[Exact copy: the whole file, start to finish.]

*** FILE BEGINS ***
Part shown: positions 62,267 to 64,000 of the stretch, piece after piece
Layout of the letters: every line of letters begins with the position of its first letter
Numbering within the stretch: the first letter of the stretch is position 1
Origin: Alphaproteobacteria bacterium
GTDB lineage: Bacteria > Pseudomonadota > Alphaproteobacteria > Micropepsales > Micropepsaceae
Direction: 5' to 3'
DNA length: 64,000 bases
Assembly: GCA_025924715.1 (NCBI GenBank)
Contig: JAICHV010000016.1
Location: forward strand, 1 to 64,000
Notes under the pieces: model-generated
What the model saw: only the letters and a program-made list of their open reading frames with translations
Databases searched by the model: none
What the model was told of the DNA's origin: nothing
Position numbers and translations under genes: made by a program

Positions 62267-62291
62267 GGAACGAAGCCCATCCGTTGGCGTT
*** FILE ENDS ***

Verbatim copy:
Part shown: positions 62,267 to 64,000 of the stretch, piece after piece
Layout of the letters: every line of letters begins with the position of its first letter
Numbering within the stretch: the first letter of the stretch is position 1
Origin: Alphaproteobacteria bacterium
GTDB lineage: Bacteria > Pseudomonadota > Alphaproteobacteria > Micropepsales > Micropepsaceae
Direction: 5' to 3'
DNA length: 64,000 bases
Assembly: GCA_025924715.1 (NCBI GenBank)
Contig: JAICHV010000016.1
Location: forward strand, 1 to 64,000
Notes under the pieces: model-generated
What the model saw: only the letters and a program-made list of their open reading frames with translations
Databases searched by the model: none
What the model was told of the DNA's origin: nothing
Position numbers and translations under genes: made by a program

Positions 62267-62291
62267 GGAACGAAGCCCATCCGTTGGCGTT